Letter to the Editor
Pride and dignity!:
First I give all the glory and thanks to my Lord and Saviour Jesus Christ for carrying all of us safely to Jackson and back home safely.
I would just like to say to all the Holly High basketball players that we love you all very much, not just for being the best basketball team in the state of Mississippi, but most of all for being the most respectful young men that you all are.
I’ve had the pleasure of traveling with you all this season. You all are the most talented young me. So hold your heads up high, carry yourselves with pride and dignity and always put God first in your lives. You all are the No. 1 team in the state of Mississippi. You represented your school well. Your family and fans love you all very much.
Yazoo decided not to play air ball. Yazoo knew that they never would have stood a chance with us playing man to man basketball.
We had our day on Wednesday, March 8, when we played Ripley, the second best team in the state of Mississippi. It was one of the best games of the season. Sorry, Yazoo, I can’t say the same about you all.
Yazoo, you are the talk of the town. You all played what I call a cowardly game. You all made yourselves look bad. I just want to say to you all, Yazoo, you all didn’t beat us, because you all never played us, not by just holding the ball and holding the ball. So enjoy that easy win that you didn’t even have to play basketball to win. You all didn’t earn that Gold Ball. So every time you look at it just remember how you got it.
Concerned parent and fan
Kudos for special
You did it again! You and your dedicated staff produced another fine special edition. The profiles and ads were interesting. They gave us a positive overview of our county.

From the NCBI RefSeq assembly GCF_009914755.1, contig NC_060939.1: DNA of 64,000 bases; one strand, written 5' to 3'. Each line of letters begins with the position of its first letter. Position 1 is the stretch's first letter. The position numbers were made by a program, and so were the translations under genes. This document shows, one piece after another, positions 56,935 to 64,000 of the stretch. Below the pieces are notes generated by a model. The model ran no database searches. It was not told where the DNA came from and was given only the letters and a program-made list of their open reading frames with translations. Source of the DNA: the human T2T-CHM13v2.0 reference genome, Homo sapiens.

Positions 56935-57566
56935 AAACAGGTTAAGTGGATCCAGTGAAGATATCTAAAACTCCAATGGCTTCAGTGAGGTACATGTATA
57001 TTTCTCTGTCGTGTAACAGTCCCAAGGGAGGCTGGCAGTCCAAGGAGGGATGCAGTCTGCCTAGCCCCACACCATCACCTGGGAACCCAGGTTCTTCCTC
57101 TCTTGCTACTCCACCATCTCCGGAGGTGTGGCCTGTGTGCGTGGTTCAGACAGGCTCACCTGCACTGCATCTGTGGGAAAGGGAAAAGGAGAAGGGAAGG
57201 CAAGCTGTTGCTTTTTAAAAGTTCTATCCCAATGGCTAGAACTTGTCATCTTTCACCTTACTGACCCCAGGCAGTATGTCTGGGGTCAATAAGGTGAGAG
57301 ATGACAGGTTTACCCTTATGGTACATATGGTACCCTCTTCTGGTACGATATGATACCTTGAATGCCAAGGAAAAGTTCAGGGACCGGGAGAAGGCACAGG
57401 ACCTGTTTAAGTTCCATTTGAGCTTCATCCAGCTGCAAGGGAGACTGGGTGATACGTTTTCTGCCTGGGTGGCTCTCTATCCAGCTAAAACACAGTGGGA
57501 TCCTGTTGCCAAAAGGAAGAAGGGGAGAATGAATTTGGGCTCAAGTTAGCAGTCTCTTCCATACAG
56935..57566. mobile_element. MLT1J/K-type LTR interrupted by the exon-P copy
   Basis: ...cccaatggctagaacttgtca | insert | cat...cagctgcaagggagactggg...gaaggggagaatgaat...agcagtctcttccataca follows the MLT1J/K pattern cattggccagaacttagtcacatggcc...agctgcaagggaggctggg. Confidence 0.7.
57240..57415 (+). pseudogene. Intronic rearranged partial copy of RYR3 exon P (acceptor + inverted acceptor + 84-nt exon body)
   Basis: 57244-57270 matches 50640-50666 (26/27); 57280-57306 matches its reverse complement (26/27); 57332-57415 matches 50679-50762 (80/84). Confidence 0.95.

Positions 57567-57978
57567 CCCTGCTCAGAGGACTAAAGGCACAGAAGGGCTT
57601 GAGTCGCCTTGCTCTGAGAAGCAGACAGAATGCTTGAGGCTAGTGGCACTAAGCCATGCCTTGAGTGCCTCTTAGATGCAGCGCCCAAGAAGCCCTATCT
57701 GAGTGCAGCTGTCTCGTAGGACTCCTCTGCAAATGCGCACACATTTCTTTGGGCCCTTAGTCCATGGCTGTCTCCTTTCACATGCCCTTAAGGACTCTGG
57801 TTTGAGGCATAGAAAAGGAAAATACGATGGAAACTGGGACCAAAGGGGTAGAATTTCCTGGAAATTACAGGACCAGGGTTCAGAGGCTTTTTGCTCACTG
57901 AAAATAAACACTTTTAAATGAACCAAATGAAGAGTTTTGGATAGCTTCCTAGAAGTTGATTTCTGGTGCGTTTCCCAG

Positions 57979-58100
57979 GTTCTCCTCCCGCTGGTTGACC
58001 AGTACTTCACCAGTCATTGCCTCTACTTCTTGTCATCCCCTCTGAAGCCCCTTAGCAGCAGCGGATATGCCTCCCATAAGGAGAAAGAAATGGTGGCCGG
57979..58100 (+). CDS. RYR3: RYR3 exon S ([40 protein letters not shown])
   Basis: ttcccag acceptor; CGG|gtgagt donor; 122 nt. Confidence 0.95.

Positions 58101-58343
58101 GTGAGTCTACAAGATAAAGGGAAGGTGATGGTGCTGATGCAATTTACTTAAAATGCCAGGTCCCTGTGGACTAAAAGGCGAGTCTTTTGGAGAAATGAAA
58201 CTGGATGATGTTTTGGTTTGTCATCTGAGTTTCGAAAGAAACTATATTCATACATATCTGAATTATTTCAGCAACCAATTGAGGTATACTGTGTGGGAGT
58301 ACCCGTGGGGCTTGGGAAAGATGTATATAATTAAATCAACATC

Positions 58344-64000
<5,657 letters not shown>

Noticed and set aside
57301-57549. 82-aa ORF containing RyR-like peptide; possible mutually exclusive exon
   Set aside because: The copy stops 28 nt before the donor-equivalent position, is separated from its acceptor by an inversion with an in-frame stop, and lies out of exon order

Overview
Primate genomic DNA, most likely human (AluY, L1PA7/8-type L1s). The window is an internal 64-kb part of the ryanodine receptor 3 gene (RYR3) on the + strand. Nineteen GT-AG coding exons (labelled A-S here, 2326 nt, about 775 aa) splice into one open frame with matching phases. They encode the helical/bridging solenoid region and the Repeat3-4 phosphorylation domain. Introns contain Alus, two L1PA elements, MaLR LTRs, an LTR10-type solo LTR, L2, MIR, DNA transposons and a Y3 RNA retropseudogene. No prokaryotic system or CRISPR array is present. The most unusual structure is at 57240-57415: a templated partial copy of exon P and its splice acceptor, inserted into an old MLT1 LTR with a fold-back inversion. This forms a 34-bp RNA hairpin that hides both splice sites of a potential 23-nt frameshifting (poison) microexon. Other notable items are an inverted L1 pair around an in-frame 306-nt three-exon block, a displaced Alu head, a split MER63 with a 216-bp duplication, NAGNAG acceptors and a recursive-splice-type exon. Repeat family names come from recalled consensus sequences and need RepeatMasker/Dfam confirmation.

The stakeholders of Marshall County have much to plan for with the growth coming so quickly. I am reminded of the convenience store employee telling me that “unfortunately” they were in Marshall County. I asked if they carried a local newspaper and she said they didn’t want to carry any of the county’s news.
But fortunately the store owners, managers and employees may have a business in Marshall County and make a very good living. Unfortunately, they live in another county and state and take their revenue with them.
Marshall County gets beat up enough that we need to quit beating ourselves up. We welcome all newcomers and want them to become involved in the communities. I thank the long time county residents, elected officials and business owners for their support of the churches, schools, chambers and civic organizations.
Your dedication also shows by opening a branch office in Byhalia. To you and the staff of The South Reporter/Pigeon Roost News, I applaud your work and this year’s special edition.
Thank you for the extras! I will distribute them in the promotion of Marshall County.
Thanks to Humane
I would like to thank Bill Baston and the Marshall County Humane Society for all their help and hard work.
One of my neighbors was forced to move because of her health. She was not able to care for herself or her cats. At the time, I was already feeding a few (10) cats I thought were strays. Well, I ended up with sixty-four (64) in a matter of two weeks.
Mr. Baston and the MCHS came to my and the cats’ rescue. Every cat that left my house had to be spayed or neutered. Mr. Baston picked up and returned with every cat, with the exception of the cats that found homes or had to be put down because of sickness or pellet gun wounds.
Feline distemper, upper respiratory infections and feline leukemia are just a few of the diseases that can and will occur when cats are left to breed and live in large numbers. Most of the kittens don’t live when they are riddled with disease and parasites.
MCHS bases all of its work on the low cost spay and neuter program. If you qualify, your cost will be minimal.
Marshall County will never be all it can be, until the over population of unwanted pets is dealt with. Join the MCHS today.
Again thank you MCHS and Mr. Bill.
Donations for the shelter are accepted at: MCHS, P.O. Box 625, Holly Springs, MS 38635.
On Thursday, March 9 in the capital of the state of Mississippi before the entire House of Representatives a member of the house went down a list of failing schools across the state. This information was quite disturbing to members like myself, who have failing schools in the district represented and understand the consequences of failing schools.